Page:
Patamon's World > Tai's Digi-pinions > The Anime Pundits: Digimon Savers, episode 3
The Anime Pundits
Digimon Savers - Episode 3
written by Mac McFearson and guest pundit Brian Miller
one, welcome all. Our third installment calls to the same trend as the
first two - we're here to talk Digimon Savers, episode three to be
This week we have our first "guest pundit", Brian Miller, aka Indigo. With Takeru Yamamoto still touring Europe, Brian was cool enough to fill in when other replacements fell through(I owe him one now). I'm not sure if Indi can be called a 'hard-core' anime fan, but he's been a dedicated Digimon fan since a little thing called Adventure. He was a member of the old TDE forums and remains a veteran member at one of the latest incarnations of the Digital Matrix Forums. He's also a writer of short stories(a couple of which can be found here) and has hinted at coming out with a Digimon fanfiction.
As always, we hope you enjoy it.
a BRIAN MILLER concoction...
Well folks, our hero, Masaru, is three days in as a member of DATS now, and seems to have impressed all the right people with his rebellion, ambition, and spunk. His partner, Agumon, has been welcomed kindly by his family, and is certainly managing to keep his face stuffed at the breakfast table. However, in episode three of Digimon Savers, “Genius Tohma Returns! Beat Meramon”, Masaru may be fighting his biggest battle yet... dealing with a certain blonde playboy who, predictably, will probably become his rival/best friend through out the series... much comparable to the infamous duo of Taichi and Yamato of the first series. My spidey-senses are picking up that the fangirls are going to have a field day with this.
When a DemiMeramon is discovered to have appeared in the real world, both Masaru and Agumon are eager to get on the chase... however, this invading Digimon proves to be too difficult for Masaru to attain a DigiSoul from, and elite DATS member, Tohma and his partner Gaomon, takes on the case in his stead. Determined to prove his worth, Masaru jumps at a free chance to take on the little buggers that Tohma and Yoshino can't get to in time... inevitably leading to a highly stylized fight sequence.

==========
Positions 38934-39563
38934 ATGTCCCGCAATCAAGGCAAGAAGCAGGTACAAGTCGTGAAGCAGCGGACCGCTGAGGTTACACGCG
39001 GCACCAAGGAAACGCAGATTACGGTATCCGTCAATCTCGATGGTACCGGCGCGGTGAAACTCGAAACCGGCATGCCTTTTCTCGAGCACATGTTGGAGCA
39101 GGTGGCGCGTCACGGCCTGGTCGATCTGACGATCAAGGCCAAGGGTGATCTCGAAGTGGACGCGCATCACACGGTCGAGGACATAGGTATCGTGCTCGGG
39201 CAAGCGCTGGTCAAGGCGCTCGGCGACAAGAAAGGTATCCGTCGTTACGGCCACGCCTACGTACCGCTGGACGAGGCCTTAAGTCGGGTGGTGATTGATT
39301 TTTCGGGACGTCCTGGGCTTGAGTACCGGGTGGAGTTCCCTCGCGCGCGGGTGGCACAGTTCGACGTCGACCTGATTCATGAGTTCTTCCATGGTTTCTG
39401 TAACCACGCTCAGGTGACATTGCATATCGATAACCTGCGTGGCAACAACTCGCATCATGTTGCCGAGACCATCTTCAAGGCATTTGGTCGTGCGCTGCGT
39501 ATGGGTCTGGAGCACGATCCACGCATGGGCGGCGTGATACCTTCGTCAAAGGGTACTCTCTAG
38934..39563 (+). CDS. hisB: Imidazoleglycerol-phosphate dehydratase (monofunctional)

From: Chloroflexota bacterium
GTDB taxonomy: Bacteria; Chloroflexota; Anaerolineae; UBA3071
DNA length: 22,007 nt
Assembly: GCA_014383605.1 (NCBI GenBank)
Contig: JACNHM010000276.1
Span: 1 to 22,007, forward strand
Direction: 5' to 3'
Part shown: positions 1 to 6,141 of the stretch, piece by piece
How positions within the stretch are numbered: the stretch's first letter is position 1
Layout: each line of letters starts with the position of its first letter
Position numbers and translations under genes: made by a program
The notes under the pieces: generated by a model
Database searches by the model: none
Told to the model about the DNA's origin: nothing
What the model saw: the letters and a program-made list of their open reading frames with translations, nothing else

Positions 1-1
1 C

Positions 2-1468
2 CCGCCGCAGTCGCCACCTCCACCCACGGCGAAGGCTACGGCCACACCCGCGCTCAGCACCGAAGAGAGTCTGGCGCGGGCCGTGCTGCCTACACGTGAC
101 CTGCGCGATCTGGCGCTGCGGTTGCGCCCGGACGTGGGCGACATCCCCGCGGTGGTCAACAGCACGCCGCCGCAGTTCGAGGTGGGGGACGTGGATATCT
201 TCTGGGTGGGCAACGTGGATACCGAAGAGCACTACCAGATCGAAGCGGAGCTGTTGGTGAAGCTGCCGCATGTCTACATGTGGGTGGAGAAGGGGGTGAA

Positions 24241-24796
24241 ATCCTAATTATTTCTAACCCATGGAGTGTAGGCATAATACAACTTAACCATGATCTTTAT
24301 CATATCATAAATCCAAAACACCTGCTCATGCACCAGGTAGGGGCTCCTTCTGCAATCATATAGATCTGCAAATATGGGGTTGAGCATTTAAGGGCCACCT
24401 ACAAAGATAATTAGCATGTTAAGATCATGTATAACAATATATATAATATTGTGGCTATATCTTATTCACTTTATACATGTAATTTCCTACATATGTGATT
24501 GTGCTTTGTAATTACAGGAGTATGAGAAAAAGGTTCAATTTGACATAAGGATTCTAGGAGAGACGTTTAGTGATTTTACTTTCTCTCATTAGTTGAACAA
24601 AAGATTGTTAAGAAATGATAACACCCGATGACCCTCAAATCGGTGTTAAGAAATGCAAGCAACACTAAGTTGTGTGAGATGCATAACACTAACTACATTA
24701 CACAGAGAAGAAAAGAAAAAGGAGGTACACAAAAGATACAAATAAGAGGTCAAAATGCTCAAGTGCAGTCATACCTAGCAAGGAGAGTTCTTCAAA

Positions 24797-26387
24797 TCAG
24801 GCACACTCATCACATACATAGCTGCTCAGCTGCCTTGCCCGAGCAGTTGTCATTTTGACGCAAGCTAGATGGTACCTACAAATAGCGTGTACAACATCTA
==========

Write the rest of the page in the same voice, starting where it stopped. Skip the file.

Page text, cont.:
When it comes down to it, episode three is a necessary evil. Savers is still in infancy as a Digimon series, and still has a couple kinks it needs to work out before it can develop into an appealing story arc... which means, we, as fans, may have to endure a few more of these one episode, one adventure trials before some serious threats and villains may begin arising. The episode itself, however, is a good one, featuring a good few laughable moments, as well as a noticeably good performance by Hoshi Souichiro (Masaru)... particularly prominent in his little breakdown mid-episode. The new addition to the trio, Tohma, is going to prove to be a little high maintenance through-out the show... but, we'll hopefully see some changes as his character begins to develop.
Besides some obvious rip-off concepts from Men In Black (...the mind erasing? Come ON.) Episode three manages to keep the series running strong so far, and hasn't seem to let long-running fans down yet... unlike many who began uncontrollably vomiting twenty seconds into “Digimon Frontier” (Such as myself), three years ago. “Genius Tohma Returns! Beat Meramon” will hopefully never be considered the crème de la crème of the series – But it DOES keeps it's head on it's shoulders, and is good favoring of what's to come from this new generation of Digital Monsters... or at least it damn well better.
Musings of McFearson...
Choose a structure! Choose a structure! Choose a structure!
The words above are from E.B White as they appear in Elements of Style. The words of White, and the words of his teacher, William Strunk, Jr., who originally authored Elements of Style as a textbook for Cornell University, are priceless. These men were not writing about anime, far from it. But as a writer I compare the art of the English language, and composition in any language, to every facet of life, entertainment included.
Structure is something I will discuss for a third consecutive edition, only this time in a different light. We see in this third episode of Digimon Savers something we did not see in the first two. We see planning not only affecting character and plot, but being embodied in them as well. This owes in large part to the introduction of the newest lead character in the series, Tohma H. Norstein.